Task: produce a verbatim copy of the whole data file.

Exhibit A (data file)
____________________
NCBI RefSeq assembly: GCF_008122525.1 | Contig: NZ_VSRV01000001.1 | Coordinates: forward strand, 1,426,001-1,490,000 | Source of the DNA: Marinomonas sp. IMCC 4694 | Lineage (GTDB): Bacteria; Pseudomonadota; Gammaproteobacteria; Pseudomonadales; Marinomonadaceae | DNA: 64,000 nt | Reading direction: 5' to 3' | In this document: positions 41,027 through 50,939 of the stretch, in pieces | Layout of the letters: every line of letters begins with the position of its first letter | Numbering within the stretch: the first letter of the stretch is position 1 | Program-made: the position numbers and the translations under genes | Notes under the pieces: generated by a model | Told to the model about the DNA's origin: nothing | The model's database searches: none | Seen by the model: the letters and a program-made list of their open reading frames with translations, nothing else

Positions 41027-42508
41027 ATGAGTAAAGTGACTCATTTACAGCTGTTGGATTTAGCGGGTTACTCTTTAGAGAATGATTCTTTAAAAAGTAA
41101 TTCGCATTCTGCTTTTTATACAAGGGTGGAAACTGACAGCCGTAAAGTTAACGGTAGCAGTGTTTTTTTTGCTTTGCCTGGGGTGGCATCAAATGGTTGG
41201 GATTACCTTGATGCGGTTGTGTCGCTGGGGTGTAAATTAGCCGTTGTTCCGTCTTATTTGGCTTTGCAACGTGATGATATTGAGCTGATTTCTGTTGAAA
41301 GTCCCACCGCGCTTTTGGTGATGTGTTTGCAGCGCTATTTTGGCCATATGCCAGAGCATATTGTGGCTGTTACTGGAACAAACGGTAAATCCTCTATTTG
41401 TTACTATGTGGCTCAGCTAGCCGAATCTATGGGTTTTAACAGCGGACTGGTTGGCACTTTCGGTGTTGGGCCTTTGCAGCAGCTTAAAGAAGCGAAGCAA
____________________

NCBI RefSeq assembly: GCF_008122525.1 | Contig: NZ_VSRV01000001.1 | Coordinates: forward strand, 1,426,001-1,490,000 | Source of the DNA: Marinomonas sp. IMCC 4694 | Lineage (GTDB): Bacteria; Pseudomonadota; Gammaproteobacteria; Pseudomonadales; Marinomonadaceae | DNA: 64,000 nt | Reading direction: 5' to 3' | In this document: positions 41,027 through 50,939 of the stretch, in pieces | Layout of the letters: every line of letters begins with the position of its first letter | Numbering within the stretch: the first letter of the stretch is position 1 | Program-made: the position numbers and the translations under genes | Notes under the pieces: generated by a model | Told to the model about the DNA's origin: nothing | The model's database searches: none | Seen by the model: the letters and a program-made list of their open reading frames with translations, nothing else

Positions 41027-42508
41027 ATGAGTAAAGTGACTCATTTACAGCTGTTGGATTTAGCGGGTTACTCTTTAGAGAATGATTCTTTAAAAAGTAA
41101 TTCGCATTCTGCTTTTTATACAAGGGTGGAAACTGACAGCCGTAAAGTTAACGGTAGCAGTGTTTTTTTTGCTTTGCCTGGGGTGGCATCAAATGGTTGG
41201 GATTACCTTGATGCGGTTGTGTCGCTGGGGTGTAAATTAGCCGTTGTTCCGTCTTATTTGGCTTTGCAACGTGATGATATTGAGCTGATTTCTGTTGAAA
41301 GTCCCACCGCGCTTTTGGTGATGTGTTTGCAGCGCTATTTTGGCCATATGCCAGAGCATATTGTGGCTGTTACTGGAACAAACGGTAAATCCTCTATTTG
41401 TTACTATGTGGCTCAGCTAGCCGAATCTATGGGTTTTAACAGCGGACTGGTTGGCACTTTCGGTGTTGGGCCTTTGCAGCAGCTTAAAGAAGCGAAGCAA